Poets breeze to final, top N.Y.'s best, 86-63 Bishop Loughlin falls to Booth's 28

December 19, 1992|By Lem Satterfield | Lem Satterfield,Staff Writer

WASHINGTON -- You didn't have to search hard to find out which of the three well-dressed men was the head coach of Bishop Loughlin.

Lions mentor Bob Leckie was the one wearing the concerned expression before last night's Gonzaga Classic semifinal against defending national champion Dunbar at American University's Bender Arena.

Far in advance of losing, 86-63, to the top-ranked Poets, Leckie knew he was in for a long night.

He got a good, long look at 6-foot-7 All-America forward Keith Booth (28 points, seven rebounds, seven assists), who led the Poets (5-0) to their 57th straight victory and into the final to play Roman Catholic (Pa.), which defeated Flint Hill (Va.), 44-30, in last night's other semifinal.

Leckie watched as Booth alternated from post to point, pacing the Poets to a 38-31 halftime lead. The Lions (3-1), New York's top-ranked team, had tried to establish an outside game, with senior guards Seldon Jefferson (6-3) and Sherwin Anderson (6-0) each hitting a three-pointer in the first period.

However, Jefferson (31 points) and Anderson (nine) were stopped in the third quarter.

That was when things really got bad, as the Poets handled Bishop Loughlin, a Brooklyn, N.Y., team ranked No. 16 by USA Today that returned four starters from last year's Class A state champion and was coming off of Thursday's 73-47 victory over Bishop O'Connell (D.C.).

Booth gradually did in Leckie's Lions, who shot 2-for-16 in the third period, being outscored 17-4 to trail 55-35 entering the final quarter.

"We had gotten a little lackadaisical, making lazy passes and trying to go too much one-on-one," said Booth, who was held to 16 points in the Poets' 78-70 win over Anacostia, Washington's top-ranked team, on Thursday.

"They had a little guy, Sherwin Anderson," he added. "It seemed like it was a mismatch. I had 4 or 5 inches on him."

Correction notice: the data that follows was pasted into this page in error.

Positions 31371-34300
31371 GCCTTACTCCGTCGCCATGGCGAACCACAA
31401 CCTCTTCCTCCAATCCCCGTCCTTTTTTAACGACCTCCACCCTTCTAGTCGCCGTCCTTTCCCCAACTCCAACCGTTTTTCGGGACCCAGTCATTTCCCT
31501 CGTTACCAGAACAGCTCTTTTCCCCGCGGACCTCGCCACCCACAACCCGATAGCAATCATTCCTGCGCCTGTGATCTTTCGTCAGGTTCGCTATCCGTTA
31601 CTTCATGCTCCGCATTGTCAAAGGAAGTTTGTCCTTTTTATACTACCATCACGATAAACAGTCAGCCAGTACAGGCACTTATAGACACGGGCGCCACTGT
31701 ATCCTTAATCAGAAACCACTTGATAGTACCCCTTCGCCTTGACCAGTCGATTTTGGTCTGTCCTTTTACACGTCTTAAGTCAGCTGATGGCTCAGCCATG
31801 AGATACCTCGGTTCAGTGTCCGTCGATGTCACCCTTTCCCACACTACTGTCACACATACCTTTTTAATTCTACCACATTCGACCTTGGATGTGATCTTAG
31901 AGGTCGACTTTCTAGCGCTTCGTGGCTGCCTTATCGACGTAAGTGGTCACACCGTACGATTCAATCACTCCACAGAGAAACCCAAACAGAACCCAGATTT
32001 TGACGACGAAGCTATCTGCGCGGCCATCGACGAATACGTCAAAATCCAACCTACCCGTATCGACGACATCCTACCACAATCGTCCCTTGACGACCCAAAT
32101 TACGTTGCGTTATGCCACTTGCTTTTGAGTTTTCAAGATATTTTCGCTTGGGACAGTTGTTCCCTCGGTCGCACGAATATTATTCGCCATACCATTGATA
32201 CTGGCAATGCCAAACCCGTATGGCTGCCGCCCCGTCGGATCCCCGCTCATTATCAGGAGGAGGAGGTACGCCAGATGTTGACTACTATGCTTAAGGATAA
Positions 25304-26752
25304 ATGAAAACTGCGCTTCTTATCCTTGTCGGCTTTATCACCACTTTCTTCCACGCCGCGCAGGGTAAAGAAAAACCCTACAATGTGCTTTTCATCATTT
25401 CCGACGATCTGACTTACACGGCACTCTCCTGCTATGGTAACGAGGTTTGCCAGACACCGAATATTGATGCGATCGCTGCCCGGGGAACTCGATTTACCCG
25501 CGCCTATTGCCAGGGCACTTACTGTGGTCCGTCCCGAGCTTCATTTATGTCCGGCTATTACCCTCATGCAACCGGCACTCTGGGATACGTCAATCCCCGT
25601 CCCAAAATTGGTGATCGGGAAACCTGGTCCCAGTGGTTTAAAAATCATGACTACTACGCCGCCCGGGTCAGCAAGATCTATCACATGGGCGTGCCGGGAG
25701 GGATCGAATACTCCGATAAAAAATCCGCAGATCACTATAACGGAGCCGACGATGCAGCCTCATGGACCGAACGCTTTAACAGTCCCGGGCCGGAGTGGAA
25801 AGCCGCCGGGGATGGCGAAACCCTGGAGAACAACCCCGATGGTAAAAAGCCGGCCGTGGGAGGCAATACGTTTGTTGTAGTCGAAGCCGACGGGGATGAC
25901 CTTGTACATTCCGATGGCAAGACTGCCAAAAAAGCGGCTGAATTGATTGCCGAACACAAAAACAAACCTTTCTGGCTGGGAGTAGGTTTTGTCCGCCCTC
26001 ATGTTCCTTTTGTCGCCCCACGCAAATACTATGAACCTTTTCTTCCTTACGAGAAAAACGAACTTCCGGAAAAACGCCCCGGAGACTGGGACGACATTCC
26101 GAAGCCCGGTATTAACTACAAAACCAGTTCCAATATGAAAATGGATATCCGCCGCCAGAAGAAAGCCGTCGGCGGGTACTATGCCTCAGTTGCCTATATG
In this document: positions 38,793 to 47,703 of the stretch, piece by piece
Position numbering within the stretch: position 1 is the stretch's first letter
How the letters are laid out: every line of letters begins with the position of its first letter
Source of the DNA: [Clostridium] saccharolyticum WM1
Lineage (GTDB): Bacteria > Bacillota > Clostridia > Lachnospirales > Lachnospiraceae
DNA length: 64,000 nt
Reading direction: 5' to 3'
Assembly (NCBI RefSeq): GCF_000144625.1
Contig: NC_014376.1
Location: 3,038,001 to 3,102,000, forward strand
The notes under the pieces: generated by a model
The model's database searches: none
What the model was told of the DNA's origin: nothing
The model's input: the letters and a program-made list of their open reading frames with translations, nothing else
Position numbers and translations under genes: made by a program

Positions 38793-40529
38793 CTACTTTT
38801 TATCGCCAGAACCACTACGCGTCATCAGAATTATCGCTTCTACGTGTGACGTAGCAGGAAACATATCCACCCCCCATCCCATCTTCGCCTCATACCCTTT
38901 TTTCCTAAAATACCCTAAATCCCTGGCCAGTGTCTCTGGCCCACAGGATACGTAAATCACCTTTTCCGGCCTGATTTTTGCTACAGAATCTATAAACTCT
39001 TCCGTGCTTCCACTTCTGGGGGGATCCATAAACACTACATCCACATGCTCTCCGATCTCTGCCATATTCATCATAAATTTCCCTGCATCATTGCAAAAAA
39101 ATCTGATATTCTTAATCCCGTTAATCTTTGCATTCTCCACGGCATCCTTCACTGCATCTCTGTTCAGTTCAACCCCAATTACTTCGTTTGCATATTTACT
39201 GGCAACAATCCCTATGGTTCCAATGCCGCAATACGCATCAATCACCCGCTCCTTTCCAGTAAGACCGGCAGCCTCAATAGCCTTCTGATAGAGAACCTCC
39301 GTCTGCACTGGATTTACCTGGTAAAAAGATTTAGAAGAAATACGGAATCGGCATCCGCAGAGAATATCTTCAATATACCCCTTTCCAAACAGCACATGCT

In the third, Booth single-handedly widened the gap for the Poets for leads of 43-33, 45-35, 47-35, on his fourth slam-dunk of the night, a 12-footer from the right and a pair of free throws. He also assisted 6-foot-8 Alexander Mobley (10 points, 15 rebounds, four blocked shots), for a 49-35 cushion.

"I think Keith did a damn good job of stepping up and taking control in that third quarter," said Leckie. "He's got a nice supporting cast as well, but I think he makes them better."

That cast includes Mobley, 6-8 center Norman Nolan (19 points, 15 rebounds) and guards Yashida King (16 points, six rebounds) and Michael Cooper (four points, five assists).

The Poets, ranked No. 5 in USA Today's Super 25, haven't lost since a 66-65 setback against St. Anthony's (N.J.) on Dec. 14, 1990, in the opening game of the Skyline Classic.

"I think all five of the guys we had on the floor did a good job defensively," said Dunbar coach Pete Pompey, "I think the difference was that we were going to rebound and get the ball up the floor. They didn't really get a chance to attack the basket too much in that [third] quarter."

King teamed with Booth to do the primary defensive damage to Jefferson and Anderson.

"Basically, our defense was supposed to stop No. 25 [Jefferson] because he's an excellent three-point shooter," said King, the Poets' high scorer with 26 points against Anacostia.

"We wanted to stop their penetration. The final score made it look easy, but it wasn't an easy game."

Dunbar shot 10-for-14 from the field in the first quarter (17-for-27 in the first half), taking a 22-15 lead. The Lions closed within 26-25, but Dunbar scored 12 of the next 18 points to go into halftime leading 38-31.

Baltimore Sun Articles
|
|
|
Please note the green-lined linked article text has been applied commercially without any involvement from our newsroom editors, reporters or any other editorial staff.